The problem of non-payment in the construction market goes unreported, a new study by researchers at the Middlesex University has found.
Speaking to Construction News, the author of the Unpaid Britain report Nick Clarke said construction workers were unwilling to speak out regarding unpaid wages.
The report’s analysis of industrial tribunal and insolvency data showed the industry to be one of the worst offenders.
“Not many construction workers would talk to us about it,” he said.
“It clearly happens – I can track it in the industrial tribunal cases, I can find the insolvency cases – but people didn’t want to talk about it.”
Mr Clarke said he believed workers in the sector found it harder to speak out over non-payment because their relationships with non-paying employers were often as subcontractors.
He added that he thought a “macho culture” prevented people coming forward.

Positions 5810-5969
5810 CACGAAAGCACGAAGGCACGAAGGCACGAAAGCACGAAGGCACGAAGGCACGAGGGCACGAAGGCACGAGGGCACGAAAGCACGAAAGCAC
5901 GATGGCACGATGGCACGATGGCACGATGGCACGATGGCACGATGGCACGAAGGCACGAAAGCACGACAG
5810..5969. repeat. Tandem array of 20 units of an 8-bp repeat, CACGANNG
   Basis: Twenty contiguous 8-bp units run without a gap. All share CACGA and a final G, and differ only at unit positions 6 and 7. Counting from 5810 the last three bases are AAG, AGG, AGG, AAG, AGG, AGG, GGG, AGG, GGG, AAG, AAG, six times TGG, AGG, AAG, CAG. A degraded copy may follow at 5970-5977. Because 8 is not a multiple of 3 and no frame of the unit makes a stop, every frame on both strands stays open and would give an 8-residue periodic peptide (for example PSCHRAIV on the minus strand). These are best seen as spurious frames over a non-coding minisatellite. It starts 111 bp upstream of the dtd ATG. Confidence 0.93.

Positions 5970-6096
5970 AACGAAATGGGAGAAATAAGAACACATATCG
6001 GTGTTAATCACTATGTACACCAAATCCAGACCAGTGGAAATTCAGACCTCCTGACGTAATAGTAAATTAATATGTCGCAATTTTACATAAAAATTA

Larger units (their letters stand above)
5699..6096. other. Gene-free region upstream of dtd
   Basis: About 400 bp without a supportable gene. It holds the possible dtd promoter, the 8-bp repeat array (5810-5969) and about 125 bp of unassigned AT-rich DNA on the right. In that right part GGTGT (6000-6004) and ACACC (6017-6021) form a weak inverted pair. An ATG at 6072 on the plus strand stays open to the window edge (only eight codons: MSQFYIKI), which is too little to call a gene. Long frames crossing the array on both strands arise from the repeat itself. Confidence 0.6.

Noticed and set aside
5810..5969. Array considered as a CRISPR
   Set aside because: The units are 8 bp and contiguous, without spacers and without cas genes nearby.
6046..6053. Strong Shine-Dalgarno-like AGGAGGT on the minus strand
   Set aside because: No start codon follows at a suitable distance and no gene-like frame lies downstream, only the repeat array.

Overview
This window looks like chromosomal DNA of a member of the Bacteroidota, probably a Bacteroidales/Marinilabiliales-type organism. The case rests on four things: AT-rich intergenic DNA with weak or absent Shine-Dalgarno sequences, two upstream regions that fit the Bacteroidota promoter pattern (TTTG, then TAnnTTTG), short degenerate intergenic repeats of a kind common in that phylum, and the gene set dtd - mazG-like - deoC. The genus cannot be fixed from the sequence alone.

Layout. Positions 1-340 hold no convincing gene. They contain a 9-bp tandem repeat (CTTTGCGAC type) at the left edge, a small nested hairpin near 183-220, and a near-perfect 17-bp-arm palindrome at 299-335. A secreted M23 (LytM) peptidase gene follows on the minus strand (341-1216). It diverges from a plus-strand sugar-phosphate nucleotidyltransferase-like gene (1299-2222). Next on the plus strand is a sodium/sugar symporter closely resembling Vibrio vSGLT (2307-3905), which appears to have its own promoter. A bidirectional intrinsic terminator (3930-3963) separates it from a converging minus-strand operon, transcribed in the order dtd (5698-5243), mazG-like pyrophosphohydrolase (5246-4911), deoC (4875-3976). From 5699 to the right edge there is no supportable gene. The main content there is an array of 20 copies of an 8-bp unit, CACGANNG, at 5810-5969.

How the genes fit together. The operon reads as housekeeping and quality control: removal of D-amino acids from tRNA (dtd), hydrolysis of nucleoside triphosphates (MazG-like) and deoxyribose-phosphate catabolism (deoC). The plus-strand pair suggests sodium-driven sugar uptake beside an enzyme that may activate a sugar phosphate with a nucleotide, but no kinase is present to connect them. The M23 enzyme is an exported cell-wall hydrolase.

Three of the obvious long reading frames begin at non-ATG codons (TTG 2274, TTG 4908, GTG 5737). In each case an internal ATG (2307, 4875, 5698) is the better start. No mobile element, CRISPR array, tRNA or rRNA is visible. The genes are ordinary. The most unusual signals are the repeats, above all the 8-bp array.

“It’s under-reported – partly that’s cultural, partly it’s people making a rational judgement of, ‘Am I going to get paid?’,” he said.
“In a lot of cases these are enterprises or companies with no assets, so they think if I take [a non-paying contractor] to court, quite a lot of them reasonably assess, ‘No, I’m not going to get paid’.
“My supposition is that the workers think they are somehow to blame when they haven’t been paid.
“The strain is perhaps a lot worse for a married construction worker than it is for a single worker in the services sector.
“I think it might be a bit of a macho thing – they’re embarrassed and think they’ve been taken for a ride.”